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In appreciation and recognition of Seattle's long and illustrious film history, we are proud to partner with Scarecrow Video to bring you weekly reviews of historical Seattle films. Each week we will showcase a new movie, with special emphasis on how these films show Seattle's most filmable locations.

Brand Upon the Brain (2006)

In 2005, after shooting his first seven features in his native Canada, Guy Maddin came to Seattle and collaborated with a great many talented individuals to produce a film experience unlike any other-including his previous features, which is saying something. Maddin has always pushed the boundaries of what we have come to expect from narrative filmmaking, combining the look of silent and early sound film with an experimental style found in silent Russian cinema & German Expressionist horror. But with Brand Upon The Brain!, he took the experiment one step farther, touring the finished silent film all over the world with live foley artists, orchestral accompaniment, and guest narrators. (Taking Maddin's multiple narrator lead, the Criterion DVD release includes eight different audio tracks from which to choose. Among the options are Louis Negin, Isabella Rossellini, John Ashbery, Laurie Anderson, Crispin Glover, and Eli Wallach, and Maddin himself. Since the film is told in 12 chapters, you can, as I did, bounce around between narrators with each chapter. I saved Eli Wallach for Chapter 12, and stayed with Crispin Glover for the longest).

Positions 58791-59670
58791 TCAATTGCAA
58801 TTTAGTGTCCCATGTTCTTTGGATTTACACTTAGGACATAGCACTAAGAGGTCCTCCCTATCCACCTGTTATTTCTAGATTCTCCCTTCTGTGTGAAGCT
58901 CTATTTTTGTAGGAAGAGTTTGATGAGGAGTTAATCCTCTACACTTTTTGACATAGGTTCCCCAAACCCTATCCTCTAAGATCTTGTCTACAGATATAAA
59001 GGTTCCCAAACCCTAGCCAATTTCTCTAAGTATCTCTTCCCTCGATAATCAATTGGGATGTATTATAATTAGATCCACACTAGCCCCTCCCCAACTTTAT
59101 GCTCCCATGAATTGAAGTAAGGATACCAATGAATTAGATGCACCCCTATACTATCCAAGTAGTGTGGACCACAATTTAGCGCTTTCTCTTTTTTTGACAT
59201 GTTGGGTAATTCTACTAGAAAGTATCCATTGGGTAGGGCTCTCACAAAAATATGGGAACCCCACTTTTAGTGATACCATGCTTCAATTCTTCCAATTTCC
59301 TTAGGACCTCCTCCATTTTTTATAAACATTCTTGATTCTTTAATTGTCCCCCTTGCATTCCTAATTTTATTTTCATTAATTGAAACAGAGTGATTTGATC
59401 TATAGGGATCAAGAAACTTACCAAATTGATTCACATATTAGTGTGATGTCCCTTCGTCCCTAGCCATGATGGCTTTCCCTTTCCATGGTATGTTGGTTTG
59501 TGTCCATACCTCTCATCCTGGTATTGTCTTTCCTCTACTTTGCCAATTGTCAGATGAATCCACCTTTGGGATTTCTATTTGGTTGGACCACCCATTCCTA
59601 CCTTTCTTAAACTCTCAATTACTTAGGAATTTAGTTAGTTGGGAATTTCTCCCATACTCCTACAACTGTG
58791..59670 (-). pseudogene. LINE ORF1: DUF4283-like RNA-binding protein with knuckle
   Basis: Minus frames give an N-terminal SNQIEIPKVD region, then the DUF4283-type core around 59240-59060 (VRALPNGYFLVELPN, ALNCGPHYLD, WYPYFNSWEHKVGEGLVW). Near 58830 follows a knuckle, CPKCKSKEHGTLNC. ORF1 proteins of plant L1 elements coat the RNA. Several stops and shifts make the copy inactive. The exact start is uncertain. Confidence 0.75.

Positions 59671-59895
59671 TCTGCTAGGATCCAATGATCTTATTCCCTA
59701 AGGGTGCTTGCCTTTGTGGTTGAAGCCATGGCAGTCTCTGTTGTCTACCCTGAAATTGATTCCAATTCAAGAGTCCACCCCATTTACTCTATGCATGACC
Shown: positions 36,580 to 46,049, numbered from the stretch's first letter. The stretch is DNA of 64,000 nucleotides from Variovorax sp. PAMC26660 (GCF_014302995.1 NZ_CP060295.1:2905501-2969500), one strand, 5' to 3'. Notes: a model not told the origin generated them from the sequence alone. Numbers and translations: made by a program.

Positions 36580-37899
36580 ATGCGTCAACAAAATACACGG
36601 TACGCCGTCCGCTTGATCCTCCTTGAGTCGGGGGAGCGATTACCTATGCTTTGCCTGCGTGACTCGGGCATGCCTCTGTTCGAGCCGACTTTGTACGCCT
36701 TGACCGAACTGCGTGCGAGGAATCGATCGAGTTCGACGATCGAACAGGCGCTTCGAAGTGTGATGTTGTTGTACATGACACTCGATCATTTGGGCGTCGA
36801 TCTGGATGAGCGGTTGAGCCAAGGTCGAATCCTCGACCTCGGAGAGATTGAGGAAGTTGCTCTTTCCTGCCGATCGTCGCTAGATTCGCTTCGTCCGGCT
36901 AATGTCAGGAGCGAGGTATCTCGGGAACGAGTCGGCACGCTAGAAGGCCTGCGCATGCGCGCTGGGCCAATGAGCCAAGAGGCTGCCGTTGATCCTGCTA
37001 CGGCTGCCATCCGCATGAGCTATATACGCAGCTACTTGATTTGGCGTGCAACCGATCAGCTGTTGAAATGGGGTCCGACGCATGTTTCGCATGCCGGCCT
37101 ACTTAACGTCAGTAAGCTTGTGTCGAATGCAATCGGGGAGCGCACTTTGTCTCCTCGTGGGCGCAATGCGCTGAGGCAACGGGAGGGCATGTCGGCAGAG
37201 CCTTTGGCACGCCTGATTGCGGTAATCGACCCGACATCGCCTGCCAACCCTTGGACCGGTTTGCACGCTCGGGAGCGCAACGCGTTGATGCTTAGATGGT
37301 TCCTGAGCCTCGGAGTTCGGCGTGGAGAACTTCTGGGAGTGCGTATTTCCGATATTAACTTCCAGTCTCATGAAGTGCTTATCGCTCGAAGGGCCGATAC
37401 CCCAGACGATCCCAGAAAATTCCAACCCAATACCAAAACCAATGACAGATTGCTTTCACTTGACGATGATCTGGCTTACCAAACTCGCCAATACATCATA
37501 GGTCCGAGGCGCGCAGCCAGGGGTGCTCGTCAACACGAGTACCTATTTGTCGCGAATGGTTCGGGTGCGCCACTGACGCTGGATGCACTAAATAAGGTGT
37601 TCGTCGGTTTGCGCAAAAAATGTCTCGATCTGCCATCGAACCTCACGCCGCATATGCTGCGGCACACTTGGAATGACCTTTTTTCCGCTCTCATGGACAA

In the words of the pressbook, the film is a "grand silent movie event custom conceived for the pomp and ceremony of a grand movie-palace. Shot in Seattle, this exhilarating exercise in stretching film vocabulary to its limits represents Guy Maddin's work at its paradoxically most sophisticated and incautious!" One has to wonder if extricating himself from his native, insular Winnipeg and coming here to collaborate helped facilitate this boundary-stretching. In the middle of this phantasmagoria, there is definitely a story. Guy Maddin (portrayed by Erik Maahs) is called back to his native home (portrayed by the Point Wilson Lighthouse at Fort Worden State Park) by his mother to give the old place one last coat of paint before she dies. Upon returning, his memories of youth come flooding back. There, he and his sister lived with their parents who ran an orphanage until a teen-detective duo exposed the orphanage and the horrible experiments his parents were doing on the children. The story itself recalls an early 1930s Universal haunted house movie and a Hardy Boys adventure, but it's told in a fever dream-set partly inside the lighthouse in an incredibly claustrophobic, repressive atmosphere, and partly outside on the beach where young Guy and his companions breathe the air of temporary freedom. The beach, incidentally, is one of the few recognizable locations in the film apart from the famous Fort Worden lighthouse. Shot mostly at Golden Gardens, the long, curved coastline and small outjuttings of grass are where cinematographer Ben Kasulke's work really shines, capturing the grays and silvers of twilight and early dawn as our adventurers bounce around Maddin's merry, maddening world of dreams and memories.

-Mark Steiner

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